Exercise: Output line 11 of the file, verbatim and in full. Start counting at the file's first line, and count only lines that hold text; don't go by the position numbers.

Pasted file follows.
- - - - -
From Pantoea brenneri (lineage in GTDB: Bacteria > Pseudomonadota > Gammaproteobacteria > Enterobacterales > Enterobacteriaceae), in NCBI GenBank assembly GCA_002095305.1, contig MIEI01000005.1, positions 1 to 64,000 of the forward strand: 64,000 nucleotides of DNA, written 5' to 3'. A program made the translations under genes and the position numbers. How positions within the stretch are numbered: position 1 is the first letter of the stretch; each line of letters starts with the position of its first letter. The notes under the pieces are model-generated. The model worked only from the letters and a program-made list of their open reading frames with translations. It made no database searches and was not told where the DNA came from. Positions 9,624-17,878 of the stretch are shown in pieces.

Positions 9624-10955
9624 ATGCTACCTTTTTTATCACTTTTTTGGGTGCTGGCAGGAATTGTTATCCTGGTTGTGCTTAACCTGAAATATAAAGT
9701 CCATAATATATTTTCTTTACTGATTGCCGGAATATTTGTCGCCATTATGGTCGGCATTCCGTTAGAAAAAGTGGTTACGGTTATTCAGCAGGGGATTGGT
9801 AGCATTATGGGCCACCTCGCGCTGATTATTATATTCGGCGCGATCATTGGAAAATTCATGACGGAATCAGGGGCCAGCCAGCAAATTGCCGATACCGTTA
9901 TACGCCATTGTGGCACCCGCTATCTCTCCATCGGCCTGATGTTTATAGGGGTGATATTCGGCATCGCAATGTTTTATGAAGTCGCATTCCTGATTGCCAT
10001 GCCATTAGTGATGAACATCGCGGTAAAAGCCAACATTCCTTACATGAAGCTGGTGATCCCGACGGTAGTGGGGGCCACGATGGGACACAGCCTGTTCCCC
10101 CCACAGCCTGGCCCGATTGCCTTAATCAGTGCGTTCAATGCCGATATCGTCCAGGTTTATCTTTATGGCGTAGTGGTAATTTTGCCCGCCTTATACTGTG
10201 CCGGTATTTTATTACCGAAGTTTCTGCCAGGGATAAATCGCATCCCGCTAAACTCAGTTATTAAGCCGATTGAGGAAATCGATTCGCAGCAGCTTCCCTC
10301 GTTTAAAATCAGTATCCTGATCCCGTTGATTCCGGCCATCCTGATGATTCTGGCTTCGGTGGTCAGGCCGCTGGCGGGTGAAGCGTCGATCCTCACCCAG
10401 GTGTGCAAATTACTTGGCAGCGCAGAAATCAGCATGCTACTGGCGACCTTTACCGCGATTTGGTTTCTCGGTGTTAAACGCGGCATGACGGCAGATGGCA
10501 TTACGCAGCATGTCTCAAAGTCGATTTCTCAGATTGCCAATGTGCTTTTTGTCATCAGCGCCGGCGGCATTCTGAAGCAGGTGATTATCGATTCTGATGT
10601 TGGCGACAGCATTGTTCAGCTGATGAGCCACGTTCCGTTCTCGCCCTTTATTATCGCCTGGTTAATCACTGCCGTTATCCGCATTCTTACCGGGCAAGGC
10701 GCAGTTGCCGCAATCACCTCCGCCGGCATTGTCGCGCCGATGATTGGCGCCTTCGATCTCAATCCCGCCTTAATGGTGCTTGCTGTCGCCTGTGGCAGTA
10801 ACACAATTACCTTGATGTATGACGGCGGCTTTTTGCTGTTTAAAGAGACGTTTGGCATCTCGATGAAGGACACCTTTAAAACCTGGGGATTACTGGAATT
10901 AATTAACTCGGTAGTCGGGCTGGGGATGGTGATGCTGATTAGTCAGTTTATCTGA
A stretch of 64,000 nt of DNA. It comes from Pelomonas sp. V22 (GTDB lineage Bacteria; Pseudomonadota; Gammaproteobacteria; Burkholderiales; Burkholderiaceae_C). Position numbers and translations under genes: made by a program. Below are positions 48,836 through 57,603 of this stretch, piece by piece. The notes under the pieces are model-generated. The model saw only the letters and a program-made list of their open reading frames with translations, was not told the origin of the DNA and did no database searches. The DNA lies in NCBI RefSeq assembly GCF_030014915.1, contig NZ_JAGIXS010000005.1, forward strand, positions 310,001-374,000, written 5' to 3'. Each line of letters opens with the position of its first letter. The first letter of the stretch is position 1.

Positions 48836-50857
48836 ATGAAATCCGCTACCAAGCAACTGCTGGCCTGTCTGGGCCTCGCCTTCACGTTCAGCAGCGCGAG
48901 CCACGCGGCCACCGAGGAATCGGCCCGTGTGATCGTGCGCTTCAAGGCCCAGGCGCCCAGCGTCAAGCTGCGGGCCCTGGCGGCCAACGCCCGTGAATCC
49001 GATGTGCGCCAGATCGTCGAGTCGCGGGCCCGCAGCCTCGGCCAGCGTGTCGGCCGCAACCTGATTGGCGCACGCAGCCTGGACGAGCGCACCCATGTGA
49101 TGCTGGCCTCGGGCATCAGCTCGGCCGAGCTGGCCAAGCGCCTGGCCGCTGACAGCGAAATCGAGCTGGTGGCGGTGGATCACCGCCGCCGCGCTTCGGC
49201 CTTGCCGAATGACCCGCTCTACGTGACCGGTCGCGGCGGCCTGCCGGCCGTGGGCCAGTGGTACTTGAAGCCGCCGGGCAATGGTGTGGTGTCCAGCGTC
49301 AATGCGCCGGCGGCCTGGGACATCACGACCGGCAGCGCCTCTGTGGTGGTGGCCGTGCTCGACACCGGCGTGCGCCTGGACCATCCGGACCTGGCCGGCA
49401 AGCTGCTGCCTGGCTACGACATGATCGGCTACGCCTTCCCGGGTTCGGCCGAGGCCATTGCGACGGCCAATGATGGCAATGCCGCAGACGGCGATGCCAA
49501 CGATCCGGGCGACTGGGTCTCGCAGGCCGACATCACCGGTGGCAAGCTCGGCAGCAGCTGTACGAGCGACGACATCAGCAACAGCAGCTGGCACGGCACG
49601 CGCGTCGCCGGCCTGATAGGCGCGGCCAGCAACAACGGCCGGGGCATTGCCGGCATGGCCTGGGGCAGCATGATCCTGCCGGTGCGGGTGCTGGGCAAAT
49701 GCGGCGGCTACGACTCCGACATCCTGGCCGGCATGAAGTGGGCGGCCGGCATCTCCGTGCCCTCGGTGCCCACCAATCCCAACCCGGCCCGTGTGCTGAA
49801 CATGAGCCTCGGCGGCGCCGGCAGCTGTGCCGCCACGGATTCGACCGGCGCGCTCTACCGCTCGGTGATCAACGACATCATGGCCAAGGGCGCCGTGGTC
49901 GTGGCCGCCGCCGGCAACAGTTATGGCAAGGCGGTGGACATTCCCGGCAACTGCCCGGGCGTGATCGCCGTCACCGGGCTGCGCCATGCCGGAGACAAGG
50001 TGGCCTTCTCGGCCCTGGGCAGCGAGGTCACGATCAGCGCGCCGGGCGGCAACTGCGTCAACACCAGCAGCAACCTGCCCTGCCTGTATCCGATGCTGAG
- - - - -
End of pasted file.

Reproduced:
10401 GTGTGCAAATTACTTGGCAGCGCAGAAATCAGCATGCTACTGGCGACCTTTACCGCGATTTGGTTTCTCGGTGTTAAACGCGGCATGACGGCAGATGGCA